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Communique: Commentator Nan Graham | I Remember Mama

Nan Graham

Commentator Nan Graham says her Mama said no one in her family could play a musical instrument or do math. Sadly, it was a self-fulfilling prophecy. 

WHQR and Commentator Nan Graham hope your Mother's Day will be memorable. 

WHQR Commentaries do not necessarily reflect the views of WHQR Public Media, its editorial board, or its members.

Words of Wisdom ... learned at our mother's knee ... or our father's. And inevitably, we pass them on to our children and their children. What were yours?

My daughter Molly recently said that the most important thing I ever taught her was, "There are more ways than one to skin a cat." It was something I heard from Mama in my pre-school days. She has found this invaluable when confronting a tough problem and working through her options ... and no matter what the problem, there are always options. I had no clue this was so memorable, much less profound.

My mama was always cryptic with her adages. "Never send one wild goose after another," she would say when someone was missing in a store or had disappeared in the neighbor's yard. The deal was that you had to stay put. The missee would eventually return to the missor, was her theory. 

I do not rank this high in the "May Mama always told me" list. I like Mama's mini-lecture on my spendthrift tendencies: "I don't care if that dollar is burning a hold in your pocket. Save it. You might be poor as Job's turkey some day." I knew that the Biblical long-suffering Job lost his shirt, plus every other stitch he owned, when hard times plagued him. but I never recall a scriptural reference about any of his poultry being penniless. And why woudl a turkey give a happy damn if his bank account were wiped out?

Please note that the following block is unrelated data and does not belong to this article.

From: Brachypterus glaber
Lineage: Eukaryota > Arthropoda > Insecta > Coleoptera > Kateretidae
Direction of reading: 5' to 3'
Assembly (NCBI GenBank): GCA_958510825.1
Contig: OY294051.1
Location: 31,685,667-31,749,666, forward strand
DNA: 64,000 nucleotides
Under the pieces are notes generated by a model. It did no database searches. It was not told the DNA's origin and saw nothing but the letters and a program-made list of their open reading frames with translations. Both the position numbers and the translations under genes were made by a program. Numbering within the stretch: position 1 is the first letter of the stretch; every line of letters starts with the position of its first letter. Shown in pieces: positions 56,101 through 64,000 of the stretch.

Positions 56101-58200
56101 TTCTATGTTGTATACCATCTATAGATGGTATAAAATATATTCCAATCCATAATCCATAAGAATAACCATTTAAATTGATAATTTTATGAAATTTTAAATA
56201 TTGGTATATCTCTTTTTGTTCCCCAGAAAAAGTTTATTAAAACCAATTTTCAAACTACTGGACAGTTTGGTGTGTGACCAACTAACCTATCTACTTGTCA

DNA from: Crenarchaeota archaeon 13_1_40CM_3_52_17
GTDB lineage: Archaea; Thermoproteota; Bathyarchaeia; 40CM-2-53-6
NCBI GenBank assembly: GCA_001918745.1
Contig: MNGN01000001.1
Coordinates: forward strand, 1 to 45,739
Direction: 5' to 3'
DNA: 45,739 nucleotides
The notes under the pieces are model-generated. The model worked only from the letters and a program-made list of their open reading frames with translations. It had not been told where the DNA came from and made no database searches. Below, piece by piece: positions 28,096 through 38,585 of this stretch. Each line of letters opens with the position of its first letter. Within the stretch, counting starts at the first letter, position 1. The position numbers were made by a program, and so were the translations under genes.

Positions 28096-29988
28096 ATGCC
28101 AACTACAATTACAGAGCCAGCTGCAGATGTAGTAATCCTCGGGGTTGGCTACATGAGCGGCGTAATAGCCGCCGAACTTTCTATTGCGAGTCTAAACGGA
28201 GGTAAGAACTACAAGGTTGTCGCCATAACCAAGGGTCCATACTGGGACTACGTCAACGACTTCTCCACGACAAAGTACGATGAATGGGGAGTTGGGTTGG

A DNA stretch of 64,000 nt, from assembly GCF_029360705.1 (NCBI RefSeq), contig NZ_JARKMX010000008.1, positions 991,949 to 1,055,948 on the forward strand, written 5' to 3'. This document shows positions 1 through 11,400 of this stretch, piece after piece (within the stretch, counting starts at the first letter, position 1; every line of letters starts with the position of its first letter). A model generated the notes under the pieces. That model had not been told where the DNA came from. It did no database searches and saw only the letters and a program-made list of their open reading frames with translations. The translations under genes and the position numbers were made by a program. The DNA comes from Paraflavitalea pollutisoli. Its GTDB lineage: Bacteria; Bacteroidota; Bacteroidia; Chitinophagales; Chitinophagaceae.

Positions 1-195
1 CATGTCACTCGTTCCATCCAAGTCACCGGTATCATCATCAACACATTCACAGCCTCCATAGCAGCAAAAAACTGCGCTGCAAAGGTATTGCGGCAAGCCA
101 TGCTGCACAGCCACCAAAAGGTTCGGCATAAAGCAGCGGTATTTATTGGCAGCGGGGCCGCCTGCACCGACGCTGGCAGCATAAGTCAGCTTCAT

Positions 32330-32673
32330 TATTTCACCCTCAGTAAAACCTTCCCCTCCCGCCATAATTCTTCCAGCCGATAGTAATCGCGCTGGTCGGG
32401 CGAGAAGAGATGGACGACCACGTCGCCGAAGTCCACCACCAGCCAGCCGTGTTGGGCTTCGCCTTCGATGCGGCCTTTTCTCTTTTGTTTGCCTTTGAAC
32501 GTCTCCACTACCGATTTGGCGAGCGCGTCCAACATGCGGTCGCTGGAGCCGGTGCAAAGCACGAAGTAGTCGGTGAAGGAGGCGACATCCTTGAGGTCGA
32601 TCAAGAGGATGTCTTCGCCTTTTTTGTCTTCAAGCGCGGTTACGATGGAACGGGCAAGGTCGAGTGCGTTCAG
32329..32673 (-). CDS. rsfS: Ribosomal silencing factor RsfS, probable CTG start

On sewing, which she seldom did, Mama gave explicit instructions on how it must be done: "When you hem that skirt, you cannot fold the material under 4 times like that and hem it," she would say, eyeing the 5-inch-deep and half-inch-thick skirt bottom that was going to be my hem. "It will never hang evenly. You will look as if you're smuggling rifles." She was right, of course, about it looking ridiculous, but I always wondered that anyone would suspect a teenager of such a nefarious activity crossing some national border.

On shoes: "Forget about not wearing white after Labor Day. Avoid wearing white shoes altogether. They make your feet look like gunboats no matter what your shoe size." Note the military tone of these admonitions ... smuggling rifles, gunboat feet ... remember it was the fifties so WWII was only a decade past. 

"You should not only avoid evil, but also avoid the appearance of evil." This proclamation was always delivered at breakfast, the morning after I had sat in a car in front of our house TALKING until the wee hours the night before. Flashing porch lights can only be ignored just so long. ( I was a Tuscaloosa girl. Only Birmingham girls had the reputation for being "fast.")

But Mama was right. All politicians should have this advice tattooed backwards on their foreheads so they could ponder the admonition every time they looked in a mirror. Think Clinton, Weiner, Weinstein ... The scandal rate might have plummeted if this precaution were taken more seriously. Mama's advice could have changed history.